Jordan takes final bow

Wizard scores 15 points in 107-87 loss

Philly crowd embraces finale

Their chants get him off bench

'That was very, very respectful, I had a good time,' Jordan says

Michael Jordan Retires

23, 23, 23

April 17, 2003|By Milton Kent | Milton Kent,SUN STAFF

PHILADELPHIA - The old axiom goes that the gods seldom answer the cries of mere mortals, and so it was for most of the fourth quarter last night at the First Union Center.

For nearly the entire fourth quarter last night, the crowd chanted "We want Mike," begging for Michael Jordan to make one last appearance in his final NBA game. Jordan sat impassively on the Washington Wizards bench, occasionally looking up at the scoreboard, but making no movement toward the floor.

Finally, Jordan returned at the 2:35 mark and took a final few trots up and down the floor until Eric Snow ran over and fouled Jordan with 1:45 remaining, sending him to the free throw line for one final trip.

He sank both foul shots, then Bobby Simmons took a foul on John Salmons, giving Jordan a chance to exit a thoroughly meaningless 107-87 loss to the Philadelphia 76ers, with 15 points in 28 minutes.

"Obviously the game didn't merit me going back in and maintaining or finding my competitive juices because we were 25 points down," said Jordan. "Obviously they wanted to see me make a couple of baskets and then come off. That was very, very respectful. I had a good time. I would much rather have won the game, but I had a good time."

Jordan did appear to have a good time in the final game of the 1,072 contest that he played in 15 seasons, battling and competing with the best opposition basketball could offer.

"The most important thing out of all of it is I beat him," said Philadelphia guard Allen Iverson, who finished with 35 points. "He's a competitive guy and I know he wanted the win."

The fact that Jordan didn't get the victory last night became the norm for his two years in Washington, where the Wizards went 37-45 each year, a far cry from the six championships in Chicago.

"[The Chicago experience] was totally different," said Jordan, who presumably will return to the Wizards as head of basketball operations. "You had a maturity level that was totally different. You had a winning attitude."

Jordan took a curtain call after about a minute, because that was the only way the game was going to continue. Finally, two minutes and 20 seconds later, after Salmons shot his free throws, the applause finally died down and the game went on. When the horn sounded, Jordan embraced Sixers coach Larry Brown and accepted the game ball from Snow.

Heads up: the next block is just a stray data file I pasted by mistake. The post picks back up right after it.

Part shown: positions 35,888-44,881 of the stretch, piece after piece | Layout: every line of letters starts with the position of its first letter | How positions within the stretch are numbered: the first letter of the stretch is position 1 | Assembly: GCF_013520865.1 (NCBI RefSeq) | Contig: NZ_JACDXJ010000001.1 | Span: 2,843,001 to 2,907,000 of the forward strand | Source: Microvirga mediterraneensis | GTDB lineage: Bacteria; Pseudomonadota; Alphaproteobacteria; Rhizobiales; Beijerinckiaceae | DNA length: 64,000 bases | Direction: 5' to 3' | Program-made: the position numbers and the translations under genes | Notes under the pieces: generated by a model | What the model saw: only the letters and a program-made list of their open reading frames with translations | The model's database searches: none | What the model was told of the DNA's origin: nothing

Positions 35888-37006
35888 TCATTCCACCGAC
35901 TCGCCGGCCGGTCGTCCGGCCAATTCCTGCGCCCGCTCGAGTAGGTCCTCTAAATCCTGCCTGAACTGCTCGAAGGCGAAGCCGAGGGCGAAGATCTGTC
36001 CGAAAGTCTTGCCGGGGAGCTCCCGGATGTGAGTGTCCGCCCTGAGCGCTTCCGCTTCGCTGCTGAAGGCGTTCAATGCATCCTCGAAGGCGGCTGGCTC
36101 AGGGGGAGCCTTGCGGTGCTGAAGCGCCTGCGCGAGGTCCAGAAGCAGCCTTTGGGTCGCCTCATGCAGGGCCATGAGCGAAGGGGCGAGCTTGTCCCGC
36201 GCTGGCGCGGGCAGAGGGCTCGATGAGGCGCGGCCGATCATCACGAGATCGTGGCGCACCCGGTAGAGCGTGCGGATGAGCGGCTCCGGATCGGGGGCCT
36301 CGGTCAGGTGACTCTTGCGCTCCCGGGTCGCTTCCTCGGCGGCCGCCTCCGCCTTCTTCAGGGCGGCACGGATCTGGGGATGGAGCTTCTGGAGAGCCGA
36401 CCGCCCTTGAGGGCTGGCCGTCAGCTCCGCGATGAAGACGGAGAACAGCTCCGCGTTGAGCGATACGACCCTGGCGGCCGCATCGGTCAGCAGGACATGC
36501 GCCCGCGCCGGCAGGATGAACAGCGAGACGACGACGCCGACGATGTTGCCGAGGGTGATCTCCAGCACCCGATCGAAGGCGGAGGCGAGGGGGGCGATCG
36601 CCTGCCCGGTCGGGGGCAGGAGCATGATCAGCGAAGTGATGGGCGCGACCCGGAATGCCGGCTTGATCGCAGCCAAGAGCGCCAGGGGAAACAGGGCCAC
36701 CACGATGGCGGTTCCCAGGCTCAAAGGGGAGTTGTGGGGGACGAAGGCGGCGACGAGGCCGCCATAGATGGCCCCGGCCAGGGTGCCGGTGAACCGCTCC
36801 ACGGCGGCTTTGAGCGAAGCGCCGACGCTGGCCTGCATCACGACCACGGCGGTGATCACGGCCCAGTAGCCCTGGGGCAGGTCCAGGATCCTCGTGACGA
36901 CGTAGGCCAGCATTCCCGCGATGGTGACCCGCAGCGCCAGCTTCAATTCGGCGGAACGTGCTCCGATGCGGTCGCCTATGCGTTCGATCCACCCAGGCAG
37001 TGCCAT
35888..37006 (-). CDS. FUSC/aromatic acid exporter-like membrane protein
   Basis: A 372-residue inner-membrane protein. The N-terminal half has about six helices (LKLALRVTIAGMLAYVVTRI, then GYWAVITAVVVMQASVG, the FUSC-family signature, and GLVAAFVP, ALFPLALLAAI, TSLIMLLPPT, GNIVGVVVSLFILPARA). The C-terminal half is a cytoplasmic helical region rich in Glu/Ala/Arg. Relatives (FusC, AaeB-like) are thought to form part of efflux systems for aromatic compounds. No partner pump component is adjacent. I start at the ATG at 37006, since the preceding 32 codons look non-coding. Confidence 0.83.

"It's tough to play a game when it's not quite as much emphasis on the game besides knowing how Michael Jordan ends his career," said Jordan. "I'm not embarrassed, but I've had better feelings in terms of playing competitive basketball. This is new to me too, playing a game that doesn't have any meaning."

The 76ers needed the win to preserve their hopes for home court advantage in the first round of the Eastern Conference playoffs, and the Wizards, who, in the words of their coach Doug Collins, "stunk" in Monday's home finale, were looking for postseason tee times.

So there was little chance Jordan would finish his career on a winning note. Already leading by 10 at the half, the Sixers (48-34) torched Washington for 33 third quarter points - a season-high en route to blowing the game open For some, seeing Jordan in the blue and white of Washington at the end of his career, seemed as off-putting as Johnny Unitas finishing up his time in a San Diego Charger uniform.

Indeed, there were more than a few recollections to Jordan's 13 years in Chicago, including his introduction by the public address announcer who ushered him in at Chicago Stadium and at the United Center.

Jordan retires with 32,292 points - third on the all-time scoring list behind Kareem Abdul-Jabbar and Karl Malone - as well as 12,192 field goals, 6,672 rebounds, 5,633 assists, 2,514 steals and 581 three-pointers.

In contrast to the rather sparse farewell the Wizards organization laid out for Jordan in Monday's home finale, the Sixers spared no expense, presenting him with a golf cart driven by Hall of Famers Julius Erving and Moses Malone.

Jordan, who did not address the MCI Center crowd Monday before or after the 93-79 loss to the New York Knicks, took a microphone and saluted the First Union Center crowd.

"Obviously you guys see the talent you have here in Philly and the talent in the league," said Jordan. "I feel as comfortable as Dr. J felt when I came into the league, when he was leaving the game that the league is in great hands. Thanks for supporting the game, Thanks for supporting me.

Rhythm and blues singer Teddy Pendergrass delivered a stirring rendition of the national anthem, the first time he had performed here in six years. Then came the player introductions, during which the Sixers trotted out Ray Clay, the former public address announcer in Chicago, who brought out just one man, just the way he always did.

"From North Carolina, at guard, 6'6, Michael Jordan."

At that moment, the sound of Philadelphia, often given to boos and catcalls for the opposition turned instead to deafening applause and a standing ovation that went on for 2 1/2 minutes.

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